• GABA{sub A} receptors are heterooligomeric ligand-gated ion channels that mediate the effect of the inhibitory neurotransmitter {gamma}-aminobutyric acid. The GABA{sub A} receptors consist of at least 15 different receptor subunits that can be classified into 5 subfamilies ({alpha},{beta},{gamma},{delta},{rho}) on the basis of sequence similarity. Chromosomal mapping studies have revealed that several of the GABA{sub A} receptor subunit genes appear to be organized as clusters. One such cluster, which consists of the GABA{sub A} receptor {beta}3 (GABRB3) and {alpha}5 (GABRA5) sub-unit genes, is located in chromosome 15q11-q13. It is shown here that the GABA{sub A} receptor {gamma}3 subunit gene (GABRG3) alsomore » maps to this region. Lambda and P1 phage clones surrounding both ends of GABRG3 were isolated; the clones derived from the 5{prime} end of GABRG3 were linked to an existing phage contig spanning the 3{prime} end of GABRA5. The two genes are located within 35 kb of each other and are transcribed in the same orientation. 39 refs., 4 figs.« less
  • The CD147 receptor plays an integral role in numerous diseases by stimulating the expression of several protein families and serving as the receptor for extracellular cyclophilins, however, neither CD147 nor its interactions with its cyclophilin ligands have been well characterized in solution. CD147 is a unique protein in that it can function both at the cell membrane and after being released from cells where it continues to retain activity. Thus, the CD147 receptor functions through at least two mechanisms that include both cyclophilin-independent and cyclophilin-dependent modes of action. In regard to CD147 cyclophilin-independent activity, CD147 homophilic interactions are thought tomore » underlie its activity. In regard to CD147 cyclophilin-dependent activity, cyclophilin/CD147 interactions may represent a novel means of signaling since cyclophilins are also peptidyl-prolyl isomerases.« less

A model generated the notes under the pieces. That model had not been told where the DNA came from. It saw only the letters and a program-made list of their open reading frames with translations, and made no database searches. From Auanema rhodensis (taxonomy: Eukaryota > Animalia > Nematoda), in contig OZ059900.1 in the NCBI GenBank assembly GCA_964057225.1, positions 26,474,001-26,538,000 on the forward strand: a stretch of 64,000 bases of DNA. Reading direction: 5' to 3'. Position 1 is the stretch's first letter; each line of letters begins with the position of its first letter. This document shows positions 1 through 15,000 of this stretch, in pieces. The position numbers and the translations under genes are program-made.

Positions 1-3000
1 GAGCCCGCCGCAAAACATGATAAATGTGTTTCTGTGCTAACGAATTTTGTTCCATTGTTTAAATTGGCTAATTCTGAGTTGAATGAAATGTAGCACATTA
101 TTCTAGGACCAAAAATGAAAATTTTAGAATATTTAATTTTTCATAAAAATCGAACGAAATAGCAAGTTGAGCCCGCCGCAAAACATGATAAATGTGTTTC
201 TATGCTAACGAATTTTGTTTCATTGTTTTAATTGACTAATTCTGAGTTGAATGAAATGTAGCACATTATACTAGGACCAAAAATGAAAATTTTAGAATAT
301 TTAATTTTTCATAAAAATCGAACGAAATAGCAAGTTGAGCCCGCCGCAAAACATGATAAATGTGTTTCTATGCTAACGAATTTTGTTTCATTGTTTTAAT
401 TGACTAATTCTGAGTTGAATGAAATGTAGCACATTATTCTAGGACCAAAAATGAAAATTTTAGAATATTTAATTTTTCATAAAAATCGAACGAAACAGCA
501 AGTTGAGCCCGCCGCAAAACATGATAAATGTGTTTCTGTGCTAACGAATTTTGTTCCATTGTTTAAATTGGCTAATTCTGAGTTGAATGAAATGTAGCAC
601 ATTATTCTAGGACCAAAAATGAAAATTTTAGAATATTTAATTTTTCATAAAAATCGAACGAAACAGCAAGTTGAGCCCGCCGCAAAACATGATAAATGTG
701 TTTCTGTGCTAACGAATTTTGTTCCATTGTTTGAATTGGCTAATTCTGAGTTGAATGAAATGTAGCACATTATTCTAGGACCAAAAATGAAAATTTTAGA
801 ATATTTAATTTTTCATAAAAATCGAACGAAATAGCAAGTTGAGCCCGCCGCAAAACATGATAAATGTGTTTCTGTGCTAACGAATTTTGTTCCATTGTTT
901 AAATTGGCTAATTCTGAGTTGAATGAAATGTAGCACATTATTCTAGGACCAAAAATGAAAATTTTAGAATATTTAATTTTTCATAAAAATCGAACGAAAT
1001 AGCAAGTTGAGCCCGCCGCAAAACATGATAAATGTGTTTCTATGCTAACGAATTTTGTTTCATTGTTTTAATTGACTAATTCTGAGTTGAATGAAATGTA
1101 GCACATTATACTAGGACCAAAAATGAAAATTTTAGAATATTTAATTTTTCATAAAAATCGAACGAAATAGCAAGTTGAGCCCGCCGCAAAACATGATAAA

• CD147 is a type I transmembrane protein that is involved in inflammatory diseases, cancer progression, and multiple human pathogens utilize CD147 for efficient infection. In several cancers, CD147 expression is so high that it is now used as a prognostic marker. The two primary isoforms of CD147 that are related to cancer progression have been identified, differing in their number of immunoglobulin (Ig)-like domains. These include CD147 Ig1-Ig2 that is ubiquitously expressed in most tissues and CD147 Ig0-Ig1-Ig2 that is retinal specific and implicated in retinoblastoma. However, little is known in regard to the retinal specific CD147 Ig0 domain despitemore » its potential role in retinoblastoma. Thus, here we have extensively characterized the CD147 Ig0 domain by elucidating its three-dimensional structure through crystallography and its solution behavior through several biophysical methods that include nuclear magnetic resonance. Furthermore, we have utilized this data together with mutagenesis to probe the biological activity of CD147-containing proteins both with and without the CD147 Ig0 domain within several model cell lines. Our findings reveal that the CD147 Ig0 domain is a potent stimulator of interleukin-6, which is a well-known contributor to retinoblastoma and suggest that the CD147 Ig0 domain has its own receptor distinct from that of the other CD147 Ig-like domains, CD147 Ig1-Ig2. Furthermore, we show that the CD147 Ig0 dimer is the functional unit required for activity and can be disrupted by a single point mutation.« less